In the second part of the play, she serves the same symbolic purpose as Hermione. She is symbolic of fertility and goodness. Shakespeare takes pains to identify her with the myth of Proserpine. She is the figure of spring and, in the sheep-shearing scene, it seems as if she and Florizel manage to recreate spring in winter, or at least in late autumn. This is precisely what Perdita does in the last act of the play when as the redemptive figure, she brings Leontes and Hermione together again.
Polixenes is the king of Bohemia and a great friend of Leontes. On the whole, he is not a very fully developed character. Yet he plays a vital role earlier in the play on bringing up the theme of friendship. He is used to indicate what the essential weakness in this particular friendship is. Because its basis is in youth and immaturity, there is a desire that nothing whatever will change it in the future. This hope is, of course, quite vain, especially when each of the friends marries. Polixenes is nothing more than a dramatic contrivance in the first part of the play.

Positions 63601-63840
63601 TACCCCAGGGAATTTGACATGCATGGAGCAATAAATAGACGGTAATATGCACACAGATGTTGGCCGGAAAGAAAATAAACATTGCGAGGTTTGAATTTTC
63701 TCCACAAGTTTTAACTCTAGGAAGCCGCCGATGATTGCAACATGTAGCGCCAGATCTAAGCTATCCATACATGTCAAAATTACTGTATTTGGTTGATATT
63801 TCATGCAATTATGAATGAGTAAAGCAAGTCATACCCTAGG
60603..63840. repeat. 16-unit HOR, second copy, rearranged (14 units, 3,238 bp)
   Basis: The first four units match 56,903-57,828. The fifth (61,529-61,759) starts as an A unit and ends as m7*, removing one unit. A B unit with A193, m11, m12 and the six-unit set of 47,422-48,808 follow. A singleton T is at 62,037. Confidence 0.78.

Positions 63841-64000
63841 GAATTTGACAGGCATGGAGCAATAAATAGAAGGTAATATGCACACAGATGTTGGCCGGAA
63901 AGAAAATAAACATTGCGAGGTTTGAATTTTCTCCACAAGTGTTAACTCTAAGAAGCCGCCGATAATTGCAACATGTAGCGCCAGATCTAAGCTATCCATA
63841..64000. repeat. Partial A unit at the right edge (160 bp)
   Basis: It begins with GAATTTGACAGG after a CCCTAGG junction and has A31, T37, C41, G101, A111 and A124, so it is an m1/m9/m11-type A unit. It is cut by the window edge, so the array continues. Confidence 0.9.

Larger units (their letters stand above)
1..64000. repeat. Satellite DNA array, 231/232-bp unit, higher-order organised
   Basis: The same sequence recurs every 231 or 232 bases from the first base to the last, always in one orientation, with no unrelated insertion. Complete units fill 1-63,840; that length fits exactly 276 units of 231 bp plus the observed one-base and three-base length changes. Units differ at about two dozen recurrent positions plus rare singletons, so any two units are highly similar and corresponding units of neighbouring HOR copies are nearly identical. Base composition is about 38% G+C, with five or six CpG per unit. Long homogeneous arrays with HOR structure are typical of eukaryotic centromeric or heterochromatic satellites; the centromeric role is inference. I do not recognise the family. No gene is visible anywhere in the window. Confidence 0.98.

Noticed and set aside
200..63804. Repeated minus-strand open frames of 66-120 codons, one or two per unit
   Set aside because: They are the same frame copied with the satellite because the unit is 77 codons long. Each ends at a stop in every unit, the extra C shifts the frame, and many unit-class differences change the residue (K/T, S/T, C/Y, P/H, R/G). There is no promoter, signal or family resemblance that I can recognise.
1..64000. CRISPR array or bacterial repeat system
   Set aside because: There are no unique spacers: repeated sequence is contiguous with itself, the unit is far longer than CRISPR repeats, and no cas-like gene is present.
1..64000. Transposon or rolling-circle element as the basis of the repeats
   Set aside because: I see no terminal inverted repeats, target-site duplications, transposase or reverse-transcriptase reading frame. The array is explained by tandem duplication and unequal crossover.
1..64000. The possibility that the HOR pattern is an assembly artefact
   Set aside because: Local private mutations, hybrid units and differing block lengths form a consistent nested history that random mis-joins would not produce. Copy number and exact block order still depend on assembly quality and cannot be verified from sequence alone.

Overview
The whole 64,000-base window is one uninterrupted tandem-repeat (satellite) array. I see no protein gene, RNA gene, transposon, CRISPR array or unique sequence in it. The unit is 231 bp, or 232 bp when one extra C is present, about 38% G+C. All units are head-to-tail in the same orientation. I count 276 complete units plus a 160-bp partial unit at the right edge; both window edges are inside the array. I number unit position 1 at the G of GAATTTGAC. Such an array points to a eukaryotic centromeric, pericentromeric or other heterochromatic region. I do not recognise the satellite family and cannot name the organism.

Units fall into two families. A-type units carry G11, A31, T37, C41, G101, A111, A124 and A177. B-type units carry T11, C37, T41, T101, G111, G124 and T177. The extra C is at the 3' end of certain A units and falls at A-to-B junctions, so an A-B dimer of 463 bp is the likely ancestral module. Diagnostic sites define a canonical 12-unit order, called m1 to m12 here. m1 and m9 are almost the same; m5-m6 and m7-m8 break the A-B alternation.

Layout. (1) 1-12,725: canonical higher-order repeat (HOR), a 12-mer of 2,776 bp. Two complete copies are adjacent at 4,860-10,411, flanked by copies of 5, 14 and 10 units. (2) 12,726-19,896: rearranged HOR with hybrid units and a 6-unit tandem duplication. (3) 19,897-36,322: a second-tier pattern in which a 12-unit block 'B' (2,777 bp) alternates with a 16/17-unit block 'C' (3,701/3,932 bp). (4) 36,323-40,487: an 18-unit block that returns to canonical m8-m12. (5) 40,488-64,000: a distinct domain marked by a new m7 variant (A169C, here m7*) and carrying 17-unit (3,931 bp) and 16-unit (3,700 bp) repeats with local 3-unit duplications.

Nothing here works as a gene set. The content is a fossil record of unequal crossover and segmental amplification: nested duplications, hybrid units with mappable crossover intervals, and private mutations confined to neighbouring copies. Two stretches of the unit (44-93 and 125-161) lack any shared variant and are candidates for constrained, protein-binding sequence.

In the fourth Act, however, he begins to come into his own. He is largely used as a foil to Leontes. His suspicion of his son parallels Leontes' suspicion of Hermione. His anger at his son and his debate with Perdita also parallels the behavior of Leontes. He blusters and argues without reason or consistency. He favors art and grafting and his notable comparison with human marriage escapes him because his eyes are blinded by his sentiments. His chief function here is to reveal the fact that Perdita would not be considered a suitable mate for Florizel, despite her gifts of natural virtue. Lineage and financial security were still considered essential qualities in partners in the days of Shakespeare.
On the whole, Shakespeare uses Polixenes to state many important contemporary opinions in the course of the play; on friendship, on nature and art, and on nobility. Consequently, Polixenes is not so much a character as a spokesman for some of the social and intellectual aspects of the play.